A group of Hawaii legislators is tired of the Health Department ignoring a state law that requires inspection reports of adult care homes and other long-term care facilities to be posted online.

Rep. Gregg Takayama, Sen. Suzanne Chun Oakland and Sen. Les Ihara — co-conveners of the Kupuna Caucus — have sent Gov. David Ige a letter calling on him to take whatever action is needed to get the department to resume posting the reports on its website and close a growing backlog.

The lawmakers reminded Ige that as a senator he voted in favor of the law in 2013, and that his support continued when he was campaigning for governor last year.

Senator Suzanne Chun Oakland fields questions during ways and means commitee meeting on REIT. 18 feb 2015. photograph Cory Lum/Civil Beat
Sen. Suzanne Chun Oakland, seen here during a legislative hearing in February, is one of the Kupuna Caucus members who wants Gov. David Ige to take action on the issue of posting care home inspections online. Cory Lum/Civil Beat

The legislation gave the department 18 months to figure out how it would comply with the law, but the Jan. 1, 2015, deadline came and went without action.

The department’s Office of Health Care Assurance, which oversees roughly 1,700 facilities statewide, eventually did an initial upload in March of about 80 inspections, but has since stopped posting the reports. Keith Ridley, who heads the office, has blamed a lack of resources.

Lawmakers in 2013 authorized two positions and $148,000 as requested by the department to meet the mandate. But no one was hired, and the appropriation was not renewed in the current two-year budget.

“The Legislature can certainly consider a new appropriation for the next budget year to create new positions in DOH as required, but the posting of reports cannot wait to see if the hires will be made,” the Kupuna Caucus letter says.

Ridley said the department has identified a position that can be used in the interim so it can start posting the reports again, and is working to hire someone to fill that job. But he said a longterm solution will still be needed.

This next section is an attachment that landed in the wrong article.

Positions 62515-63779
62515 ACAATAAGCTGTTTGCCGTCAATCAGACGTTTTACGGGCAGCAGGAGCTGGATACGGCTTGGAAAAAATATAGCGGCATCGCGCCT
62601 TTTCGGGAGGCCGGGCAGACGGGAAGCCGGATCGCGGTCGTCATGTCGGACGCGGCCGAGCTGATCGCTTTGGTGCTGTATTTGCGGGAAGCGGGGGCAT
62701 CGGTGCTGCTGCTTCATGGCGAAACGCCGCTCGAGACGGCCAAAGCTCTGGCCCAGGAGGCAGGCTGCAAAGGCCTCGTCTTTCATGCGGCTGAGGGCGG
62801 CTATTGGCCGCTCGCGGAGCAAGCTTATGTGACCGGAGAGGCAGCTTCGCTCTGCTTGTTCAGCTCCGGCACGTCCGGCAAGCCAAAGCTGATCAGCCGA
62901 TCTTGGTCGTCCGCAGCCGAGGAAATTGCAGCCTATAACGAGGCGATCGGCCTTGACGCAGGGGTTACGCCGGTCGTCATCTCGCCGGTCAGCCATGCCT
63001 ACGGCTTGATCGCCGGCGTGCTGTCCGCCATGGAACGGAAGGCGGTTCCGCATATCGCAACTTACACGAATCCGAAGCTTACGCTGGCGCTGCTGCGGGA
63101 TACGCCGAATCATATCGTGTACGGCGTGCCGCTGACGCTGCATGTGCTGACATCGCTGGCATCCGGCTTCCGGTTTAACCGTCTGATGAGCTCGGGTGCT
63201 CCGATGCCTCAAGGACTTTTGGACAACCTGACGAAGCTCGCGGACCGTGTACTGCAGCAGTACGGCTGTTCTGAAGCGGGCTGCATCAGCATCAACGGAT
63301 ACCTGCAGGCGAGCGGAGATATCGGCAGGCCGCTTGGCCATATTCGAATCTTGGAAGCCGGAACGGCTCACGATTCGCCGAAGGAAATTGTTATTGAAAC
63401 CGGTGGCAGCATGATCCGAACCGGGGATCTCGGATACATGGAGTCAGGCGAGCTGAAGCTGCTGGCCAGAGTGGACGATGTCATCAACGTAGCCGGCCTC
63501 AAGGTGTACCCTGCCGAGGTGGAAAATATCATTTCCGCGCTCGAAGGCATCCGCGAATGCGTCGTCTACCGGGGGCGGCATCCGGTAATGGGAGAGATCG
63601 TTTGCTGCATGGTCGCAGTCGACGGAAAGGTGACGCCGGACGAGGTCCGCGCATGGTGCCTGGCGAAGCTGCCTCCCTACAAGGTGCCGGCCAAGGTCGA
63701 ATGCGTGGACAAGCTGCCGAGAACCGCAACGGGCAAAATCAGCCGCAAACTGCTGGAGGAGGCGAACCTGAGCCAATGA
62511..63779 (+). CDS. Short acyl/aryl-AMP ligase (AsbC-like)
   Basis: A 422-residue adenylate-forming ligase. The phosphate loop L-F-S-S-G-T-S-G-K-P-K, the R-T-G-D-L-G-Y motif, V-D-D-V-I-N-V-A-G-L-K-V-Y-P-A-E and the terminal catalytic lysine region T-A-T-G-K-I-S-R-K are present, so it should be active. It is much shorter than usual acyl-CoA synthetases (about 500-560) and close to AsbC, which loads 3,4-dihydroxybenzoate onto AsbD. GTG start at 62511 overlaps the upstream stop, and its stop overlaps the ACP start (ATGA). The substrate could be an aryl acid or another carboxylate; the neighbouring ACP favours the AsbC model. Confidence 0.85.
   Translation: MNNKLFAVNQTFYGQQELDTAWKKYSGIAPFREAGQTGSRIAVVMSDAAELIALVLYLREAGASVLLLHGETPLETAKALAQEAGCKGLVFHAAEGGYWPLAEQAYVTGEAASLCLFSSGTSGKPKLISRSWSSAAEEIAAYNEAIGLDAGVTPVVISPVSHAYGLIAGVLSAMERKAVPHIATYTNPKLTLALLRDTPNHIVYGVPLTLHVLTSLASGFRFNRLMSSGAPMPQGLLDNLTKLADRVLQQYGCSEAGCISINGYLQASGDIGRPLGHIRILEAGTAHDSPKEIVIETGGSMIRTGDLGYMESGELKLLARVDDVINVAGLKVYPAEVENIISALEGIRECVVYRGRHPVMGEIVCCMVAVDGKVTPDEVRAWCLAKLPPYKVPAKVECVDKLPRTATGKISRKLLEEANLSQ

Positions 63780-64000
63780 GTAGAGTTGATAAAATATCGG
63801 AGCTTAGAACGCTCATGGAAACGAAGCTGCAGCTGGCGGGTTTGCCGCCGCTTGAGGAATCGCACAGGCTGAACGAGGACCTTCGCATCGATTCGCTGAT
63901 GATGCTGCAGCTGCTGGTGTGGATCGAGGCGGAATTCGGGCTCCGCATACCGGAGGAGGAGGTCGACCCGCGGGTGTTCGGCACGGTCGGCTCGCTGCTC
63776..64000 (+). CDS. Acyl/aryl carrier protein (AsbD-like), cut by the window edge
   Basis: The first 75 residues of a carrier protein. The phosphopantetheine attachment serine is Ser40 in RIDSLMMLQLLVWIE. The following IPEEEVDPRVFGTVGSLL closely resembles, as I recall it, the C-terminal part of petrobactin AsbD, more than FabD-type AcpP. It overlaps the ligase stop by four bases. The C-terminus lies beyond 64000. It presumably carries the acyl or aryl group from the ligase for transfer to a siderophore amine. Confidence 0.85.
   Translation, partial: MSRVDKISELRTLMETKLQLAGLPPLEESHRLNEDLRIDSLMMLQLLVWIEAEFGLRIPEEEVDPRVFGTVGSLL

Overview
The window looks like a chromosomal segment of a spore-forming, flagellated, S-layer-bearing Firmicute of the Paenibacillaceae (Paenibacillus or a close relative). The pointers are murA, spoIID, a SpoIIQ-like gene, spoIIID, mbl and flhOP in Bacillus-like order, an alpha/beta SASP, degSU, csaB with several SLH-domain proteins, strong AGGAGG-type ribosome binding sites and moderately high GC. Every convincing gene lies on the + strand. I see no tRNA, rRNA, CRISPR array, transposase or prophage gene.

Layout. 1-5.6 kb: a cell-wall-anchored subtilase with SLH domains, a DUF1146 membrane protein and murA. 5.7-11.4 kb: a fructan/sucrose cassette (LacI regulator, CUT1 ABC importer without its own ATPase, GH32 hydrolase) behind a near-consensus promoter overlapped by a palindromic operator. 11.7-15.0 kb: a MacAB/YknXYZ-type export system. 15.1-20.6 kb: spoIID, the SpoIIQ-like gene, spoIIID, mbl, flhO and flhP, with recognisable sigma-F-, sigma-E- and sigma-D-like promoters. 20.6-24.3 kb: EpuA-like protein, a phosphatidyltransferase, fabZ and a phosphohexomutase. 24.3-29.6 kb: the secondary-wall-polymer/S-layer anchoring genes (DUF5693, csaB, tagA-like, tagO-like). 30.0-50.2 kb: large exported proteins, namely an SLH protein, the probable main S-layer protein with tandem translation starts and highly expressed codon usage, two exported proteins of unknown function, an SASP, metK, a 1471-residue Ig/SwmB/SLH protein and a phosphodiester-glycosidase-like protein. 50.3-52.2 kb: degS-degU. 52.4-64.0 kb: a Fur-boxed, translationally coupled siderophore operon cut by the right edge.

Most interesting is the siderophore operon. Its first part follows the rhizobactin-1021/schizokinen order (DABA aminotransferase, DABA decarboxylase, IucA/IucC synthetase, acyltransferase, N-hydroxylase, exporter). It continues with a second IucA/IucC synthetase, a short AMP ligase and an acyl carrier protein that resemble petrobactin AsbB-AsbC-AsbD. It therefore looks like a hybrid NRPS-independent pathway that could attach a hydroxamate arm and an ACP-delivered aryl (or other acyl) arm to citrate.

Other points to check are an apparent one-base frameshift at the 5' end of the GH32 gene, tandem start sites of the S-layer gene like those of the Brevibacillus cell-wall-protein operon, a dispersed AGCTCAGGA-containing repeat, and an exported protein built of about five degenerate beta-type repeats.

“To reiterate why Act 213 is critical to the hundreds of families searching for placement for loved ones, it is only necessary to describe the situation prior to passage of the law, which unfortunately continues to this day,” the Kupuna Caucus letter says.

“This is now mid-October, the backlog is increasing, and the Department of Health persists in refusing to post any more inspection reports.” — Kupuna Caucus letter to Gov. Ige

“Then and now, a person suddenly faced with the need to place a spouse or relative in a long term care facility must write a letter to the Office of Health Care Assurance specifying the facilities under consideration, and then wait for a state worker to manually pull the files, redact the names, make copies, charge for the copying and notify the requestor that the information is available.

“The process may take 10 days to a couple of weeks and the family must pay for the reports,” the letter says. “The law removed this requirement and expense by providing a simple, cost effective solution to the problem that is already in effect in many other states: Inspection reports posted on the Web that may be reviewed immediately, with no delay, and at no cost to families.”

The lawmakers said waiting up to two weeks is “too slow and is unacceptable,” and that it’s also costly for the family and the state if the hospital patient refuses to move until there is some information that assures they will be transferred to a new home that is safe and has a history of providing good care.

Chun Oakland, Ihara and Takayama noted that Ige told Civil Beat in September that the issue would be resolved soon.

“This is now mid-October, the backlog is increasing, and the Department of Health persists in refusing to post any more inspection reports,” their letter says.

The Kupuna Caucus wants the department to resume posting reports and set a reasonable and firm deadline to close the backlog.

The lawmakers said at the same time, the department should post current inspection reports within the five days mandated by the law since current information is the most valuable to families needing to make rapid decisions on placement. In closing the backlog, they want the department to proceed from the most current reports working back to Jan. 1.

Read the letter below.

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